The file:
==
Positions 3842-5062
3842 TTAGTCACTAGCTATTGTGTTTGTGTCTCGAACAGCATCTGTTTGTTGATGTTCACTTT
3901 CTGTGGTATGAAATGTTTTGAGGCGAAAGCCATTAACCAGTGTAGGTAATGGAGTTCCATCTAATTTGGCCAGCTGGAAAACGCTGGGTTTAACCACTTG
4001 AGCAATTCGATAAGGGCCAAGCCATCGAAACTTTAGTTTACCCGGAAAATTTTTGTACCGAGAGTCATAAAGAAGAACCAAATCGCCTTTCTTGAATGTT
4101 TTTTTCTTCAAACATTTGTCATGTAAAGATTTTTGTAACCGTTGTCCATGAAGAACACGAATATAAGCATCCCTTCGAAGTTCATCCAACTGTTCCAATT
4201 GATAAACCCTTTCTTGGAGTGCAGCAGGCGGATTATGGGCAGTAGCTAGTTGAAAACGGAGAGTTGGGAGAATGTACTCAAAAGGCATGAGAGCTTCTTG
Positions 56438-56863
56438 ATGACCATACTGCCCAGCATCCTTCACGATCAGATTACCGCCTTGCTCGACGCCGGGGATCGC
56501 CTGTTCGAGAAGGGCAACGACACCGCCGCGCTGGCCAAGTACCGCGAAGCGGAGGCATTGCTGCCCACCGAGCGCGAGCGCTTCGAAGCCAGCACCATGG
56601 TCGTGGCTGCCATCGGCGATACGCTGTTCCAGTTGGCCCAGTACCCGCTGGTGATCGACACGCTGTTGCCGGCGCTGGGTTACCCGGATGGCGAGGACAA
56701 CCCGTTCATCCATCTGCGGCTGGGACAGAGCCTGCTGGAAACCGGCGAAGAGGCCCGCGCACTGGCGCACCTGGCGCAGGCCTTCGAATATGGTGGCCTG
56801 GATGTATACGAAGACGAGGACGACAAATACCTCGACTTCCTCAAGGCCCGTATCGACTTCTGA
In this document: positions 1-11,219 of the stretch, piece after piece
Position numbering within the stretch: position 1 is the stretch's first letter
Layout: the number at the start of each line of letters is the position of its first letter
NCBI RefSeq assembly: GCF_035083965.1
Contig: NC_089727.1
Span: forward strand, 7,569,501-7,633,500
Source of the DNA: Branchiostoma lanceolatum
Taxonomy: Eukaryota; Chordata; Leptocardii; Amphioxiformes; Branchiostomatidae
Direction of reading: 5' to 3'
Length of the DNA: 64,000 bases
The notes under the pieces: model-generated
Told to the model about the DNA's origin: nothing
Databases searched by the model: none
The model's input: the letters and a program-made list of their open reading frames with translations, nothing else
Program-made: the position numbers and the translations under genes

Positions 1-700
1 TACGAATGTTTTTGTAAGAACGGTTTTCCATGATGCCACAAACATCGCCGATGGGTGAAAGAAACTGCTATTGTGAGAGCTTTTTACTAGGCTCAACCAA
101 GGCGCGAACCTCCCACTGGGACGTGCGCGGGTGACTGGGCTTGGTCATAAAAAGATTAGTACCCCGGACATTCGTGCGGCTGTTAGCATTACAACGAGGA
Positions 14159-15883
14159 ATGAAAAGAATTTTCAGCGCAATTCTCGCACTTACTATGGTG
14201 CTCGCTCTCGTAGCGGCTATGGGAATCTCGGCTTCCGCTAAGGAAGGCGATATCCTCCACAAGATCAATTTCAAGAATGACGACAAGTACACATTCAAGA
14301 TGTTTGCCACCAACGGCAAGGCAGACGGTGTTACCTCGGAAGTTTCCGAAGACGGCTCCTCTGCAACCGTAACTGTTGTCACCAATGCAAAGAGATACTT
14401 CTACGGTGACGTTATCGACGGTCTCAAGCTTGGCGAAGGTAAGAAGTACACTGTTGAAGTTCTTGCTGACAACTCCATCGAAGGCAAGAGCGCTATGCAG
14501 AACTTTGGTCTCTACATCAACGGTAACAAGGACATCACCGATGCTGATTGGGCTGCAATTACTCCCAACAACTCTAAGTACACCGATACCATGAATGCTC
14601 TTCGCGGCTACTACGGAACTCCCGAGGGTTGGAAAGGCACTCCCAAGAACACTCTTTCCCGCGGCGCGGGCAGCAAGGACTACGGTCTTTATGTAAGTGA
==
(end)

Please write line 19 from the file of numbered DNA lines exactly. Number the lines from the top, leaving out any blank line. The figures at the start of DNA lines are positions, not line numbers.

Source of the DNA: Branchiostoma lanceolatum